How Iraq’s Supreme Court can end ongoing legal battle over MPs retirement benefits
As the main governmental bodies representative of public interests, parliaments are expected to be crucial agents against corruption. In Iraq, a country with one of the highest levels of graft worldwide, the parliament is not seen as the entity which combats it, but rather, as part of the problem. Unless Iraqi lawmakers are able and willing to confront corruption within their ranks, they will not be able to achieve much in the broader context.
It is not exaggerating to say that, in Iraq, parliamentarians use their entrusted power to pursue their own interests. Moreover, as lawmakers, they are in a position to divert public funds for their own benefit and set huge remunerations for themselves and other politicians.
In essence, lawmakers determine their own salaries by comparing them to the average salary of top civil servants. In some countries, independent bodies are in charge of determining the compensation of MPs.
The salaries are not only too high, but lawmakers continue to receive 80 percent of their salaries upon retirement. Every four years, many of the total number of over 300 MPs in Baghdad and 100 in the Kurdistan Region retire alongside hundreds of senior state officials, putting a huge burden on each government’s respective budget.
Over the past eight years, many have campaigned against the unbelievably high salaries of politicians as well as the unreasonable retirement benefits. In 2011, parliament passed two pieces of legislation that regulated remuneration paid to parliamentarians and ministers. Following the law change, several retired MPs and ministers challenged the decision, arguing it had reduced their pensions. However, they lost their case as the court dismissed their claims.
Following months of protests in 2013 against corruption in state institutions and, above all, the retirement benefits and high salaries of MPs and other senior state officials, the Iraqi Union of Lawyers launched a legal campaign against politicians’ retirement. They called on the court to consider whether the twin legislation passed in 2011 was indeed invalid.
In fact, the case presented an entirely different question: whether or not retirement for MPs itself violated the constitution. The court decided that the legislation was unconstitutional because parliament had not followed proper legal requirements in enacting it.
A year later, MPs reintroduced a retirement plan in the Law of the Iraqi Unified Retirement No. 9 of 2014, which was again invalidated by the court on the same procedural grounds.
Just before the end of the previous legislative term on June 30, 2018, former parliamentarians passed Law of the Council of Representatives No. 13 of 2018. This reintroduced retirement benefits for MPs. Soon after, former Iraqi Prime Minister Haider al-Abadi presented a case against the parliament to challenge its constitutionality. On July 23, the court ordered that payment of MPs retirement benefits was to be halted until it had decided on the merits of the case.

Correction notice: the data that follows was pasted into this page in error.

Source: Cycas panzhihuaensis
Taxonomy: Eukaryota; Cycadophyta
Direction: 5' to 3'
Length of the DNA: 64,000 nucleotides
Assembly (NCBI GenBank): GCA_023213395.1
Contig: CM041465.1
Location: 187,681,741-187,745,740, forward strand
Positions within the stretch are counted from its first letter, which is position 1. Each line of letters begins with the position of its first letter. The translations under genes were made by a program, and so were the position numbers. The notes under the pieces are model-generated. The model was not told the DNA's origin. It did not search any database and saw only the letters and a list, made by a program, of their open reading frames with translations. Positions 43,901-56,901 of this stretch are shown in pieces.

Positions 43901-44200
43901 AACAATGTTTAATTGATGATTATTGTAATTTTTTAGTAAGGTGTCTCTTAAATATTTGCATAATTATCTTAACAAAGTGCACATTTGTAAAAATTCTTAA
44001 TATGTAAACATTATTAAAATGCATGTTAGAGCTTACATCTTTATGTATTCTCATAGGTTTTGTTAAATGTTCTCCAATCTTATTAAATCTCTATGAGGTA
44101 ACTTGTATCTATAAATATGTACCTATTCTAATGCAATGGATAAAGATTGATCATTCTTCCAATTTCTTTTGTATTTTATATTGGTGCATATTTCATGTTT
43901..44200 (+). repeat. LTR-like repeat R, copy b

According to Law No. 13, retiring politicians would receive a pension even if they were not 50 years old (the age of retirement) and even if they had not served 15 years in office, factors outlined in the Pension Law. In a landmark decision on Dec. 23, 2018, Iraq’s Federal Supreme Court suspended some parliamentary retirement benefits issued under Law No. 13 of 2018. The court ruled that such benefits violated Articles 14 and 61 of the Iraqi Constitution. Article 14 of the constitution states that Iraqis are equal before the law and prohibits any discrimination including based on age and social status.
However, the court’s ruling did not affect Law No. 9 of 2014, meaning MPs continue to determine their own high salaries. With politicians eagerly determined to exempt themselves from the general rules of retirement, parliamentarians are continuing to work around the law and constitution to reintroduce their benefits.
The only possible end to this legal battle is for the court to abandon the narrow approach it has so far adopted and to decide instead on the substance of the law; whether or not exempting politicians and MPs from general retirement benefits violates the constitution.
Meanwhile, it is not possible to challenge the retirement of parliamentarians in the Kurdistan Region through Iraq’s judicial system because the federal court in Baghdad does not have jurisdiction over regional legislation. Lawmakers in Kurdistan, however, are not powerless. They need to pass the necessary legislation that ends the unfair retirement benefits of parliamentarians.
Majida S. Ismael holds a Ph.D. in Public Law/Constitutional Law from the University of Liverpool, England.
The views expressed in this article are those of the author and do not necessarily reflect the position of Kurdistan 24.
Editing by Karzan Sulaivany and John J. Catherine